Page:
The area is inhabited by at least 50 mammal species, and also serves as home to rare and endangered animals such as the wild Asian Elephant and possibly the Sumatran Rhino, which is on the verge of extinction and was last recorded in the area in 1993. Others that recorded are Bearded Pigs, rare oriental small-clawed otter, moon rats, Island flying fox, small bats, lesser mouse deer, prevost’s squirrel, Malay badger, binturong and civet cat.
Much of the Kinabatangan remains a mystery. Sharks and rays, usually thought of as sea creatures, live in freshwater in the Kinabatangan but little is known about them. The plant and animal life along the river has yet to be fully studied.
Patient visitors will be rewarded with the sight of hornbills and orangutan, and occasionally with glimpses of crocodiles or herds of elephant.
The Lower Kinabatangan area of Sabah is home to a nationally important population of elephants. Since the species is considered endangered worldwide, this population is also internationally important. There are currently about 95—115 elephants ranging in the lower Kinabatangan river region in the remaining forests of Pin-Supu, Gomantong, Pangi and Keruak Forest Reserves. These fragmented patches of forests have been cut off from the more extensive forest blocks and elephant ranges further inland by a major public road near Batu Putih and by plantations. This restricts the elephants' movement to an area that is too small for them.
Along the Kinabatangan river, it is common to see Fig trees along the river and Proboscis monkey can be seen in the Kinabatangan Floodplain. Some others plants that easy be seen are Palms, Orchids, Ginger plant, hibiscus, Crotons, Dillenia fruits that serve favorite shrub for long tail macaques and many species of bamboo. Not to mention about rattan, which serve as a source of income for the tribes.
Others like Gecko, water monitor lizard, Brown Bullfrog and file-eared Tree Frog, stick insect and bugs, butterflies and fireflies can be seen near to the river.
Main Attraction and activities
River Cruise - Safari
The cruise to the Camp is a River Safari by itself. Normally, the boatmen will zigzag around to show you the wildlife. Usually, the boatman will point out to you if they have seen something interesting. It is important that during the Safari tour, not to tease or shout at the animals. This the most relaxing and least environmentally-damaging way of viewing wildlife while at the same time transporting you with ease into the heart of the rainforest by boat. For those who would like an early morning rainforest adventure, you can choose to arrange trip from Sandakan, with some tour operators providing overnight accommodation at Sukau or Bilit.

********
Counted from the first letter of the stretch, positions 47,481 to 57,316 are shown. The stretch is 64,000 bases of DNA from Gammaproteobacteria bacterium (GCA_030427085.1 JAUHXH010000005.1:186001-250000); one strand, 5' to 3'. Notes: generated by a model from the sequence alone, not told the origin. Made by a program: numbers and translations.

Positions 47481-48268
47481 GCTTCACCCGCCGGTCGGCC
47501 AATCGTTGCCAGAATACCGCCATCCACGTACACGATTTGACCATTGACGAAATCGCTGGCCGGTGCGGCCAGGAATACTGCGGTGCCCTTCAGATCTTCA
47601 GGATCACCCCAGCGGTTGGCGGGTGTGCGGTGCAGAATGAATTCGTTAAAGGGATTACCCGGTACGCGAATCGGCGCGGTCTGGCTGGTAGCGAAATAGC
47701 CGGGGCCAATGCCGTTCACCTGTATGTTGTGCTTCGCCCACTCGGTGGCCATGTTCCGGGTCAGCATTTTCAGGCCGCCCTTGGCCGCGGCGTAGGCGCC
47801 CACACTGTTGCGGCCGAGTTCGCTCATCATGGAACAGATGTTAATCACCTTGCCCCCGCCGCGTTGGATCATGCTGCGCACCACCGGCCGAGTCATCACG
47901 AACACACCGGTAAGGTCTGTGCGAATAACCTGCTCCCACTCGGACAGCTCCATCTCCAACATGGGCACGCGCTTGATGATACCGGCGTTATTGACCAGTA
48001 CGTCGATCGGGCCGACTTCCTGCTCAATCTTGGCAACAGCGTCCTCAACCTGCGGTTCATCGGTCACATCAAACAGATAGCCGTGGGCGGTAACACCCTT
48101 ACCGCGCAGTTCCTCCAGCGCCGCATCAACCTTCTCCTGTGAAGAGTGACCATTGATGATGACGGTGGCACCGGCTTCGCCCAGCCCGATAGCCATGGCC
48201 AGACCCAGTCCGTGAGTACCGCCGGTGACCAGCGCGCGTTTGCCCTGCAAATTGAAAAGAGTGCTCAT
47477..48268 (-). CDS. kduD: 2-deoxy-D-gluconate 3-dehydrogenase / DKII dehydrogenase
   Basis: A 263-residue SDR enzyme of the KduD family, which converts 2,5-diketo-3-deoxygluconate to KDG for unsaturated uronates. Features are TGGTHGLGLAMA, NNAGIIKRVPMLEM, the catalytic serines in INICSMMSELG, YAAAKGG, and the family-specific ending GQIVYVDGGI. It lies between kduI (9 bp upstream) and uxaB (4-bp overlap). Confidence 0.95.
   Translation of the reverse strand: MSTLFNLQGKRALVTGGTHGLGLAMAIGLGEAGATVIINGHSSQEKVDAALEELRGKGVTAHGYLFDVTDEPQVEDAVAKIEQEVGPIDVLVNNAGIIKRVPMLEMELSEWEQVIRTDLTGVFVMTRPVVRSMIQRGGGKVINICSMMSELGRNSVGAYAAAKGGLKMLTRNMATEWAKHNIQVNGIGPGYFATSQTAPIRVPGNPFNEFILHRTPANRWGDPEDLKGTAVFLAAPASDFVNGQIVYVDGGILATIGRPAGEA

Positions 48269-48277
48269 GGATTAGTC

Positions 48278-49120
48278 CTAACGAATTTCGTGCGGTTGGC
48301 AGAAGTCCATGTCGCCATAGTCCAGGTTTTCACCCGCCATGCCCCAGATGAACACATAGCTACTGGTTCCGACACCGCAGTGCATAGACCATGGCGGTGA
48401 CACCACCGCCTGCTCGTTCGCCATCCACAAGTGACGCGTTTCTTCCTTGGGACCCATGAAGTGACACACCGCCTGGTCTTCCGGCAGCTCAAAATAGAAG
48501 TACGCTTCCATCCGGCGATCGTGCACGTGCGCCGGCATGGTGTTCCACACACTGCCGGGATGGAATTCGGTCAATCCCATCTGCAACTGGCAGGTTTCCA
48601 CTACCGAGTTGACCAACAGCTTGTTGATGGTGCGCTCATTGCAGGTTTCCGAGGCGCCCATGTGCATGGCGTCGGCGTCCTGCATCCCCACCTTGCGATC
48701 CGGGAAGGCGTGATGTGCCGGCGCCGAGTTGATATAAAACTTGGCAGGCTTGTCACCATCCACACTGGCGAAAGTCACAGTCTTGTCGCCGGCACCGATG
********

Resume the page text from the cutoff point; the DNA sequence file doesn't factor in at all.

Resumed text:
Gomantong is the largest limestone hill and the most important source of edible birds nets in Sabah. During harvesting season, local collectors dangle from the roof of the cave on ladders made of rattan and bamboo can be seen collecting the nests produced by the agile swiftlets. The cave is open throughout the year. Gomantong Cave is located in the lower Kinabatangan area and the caves have become a major tourist attraction in Sabah. The caves can be reached in about one and half hour boat ride from Sandakan.
No doubt, this is another excellent place for bird watching. The Kinabatangan flood bank and the forest next to the bank offer a great ecology system and habitat for birds.
Almost 200 species of birds can be found in the lower Kinabatangan. To name a few, eight species of hornbills, the rare Oriental darter, Bornean bristlehead and the threatened Storm's stork are just some of the birds’ common to the area.
Along the Kinabatangan River, there are many trekking trails. Some trail leads you to Ox-bow Lake while some trails are design for tourist that was possible to see wildlife like orangutan and wild boar.
Mud and pools of water along the tracks are common during the rainy seasons, but it is during this season between the months of November and April where flooding occur, that many more animals are seen. The monkeys stay on trees, while the bigger animals – pigs, deer and even elephants can be seen on the high grounds. When paddling on boat around the Ox-bow Lakes, you will actually be moving amongst the canopies of the trees. Birds and butterflies will be seen in great numbers.
The best is to arrange a trip to the area from Sandakan. Flights from Sandakan to kota Kinabalu are regular. You also can choose direct flight from Kuala Lumpur to Sandakan.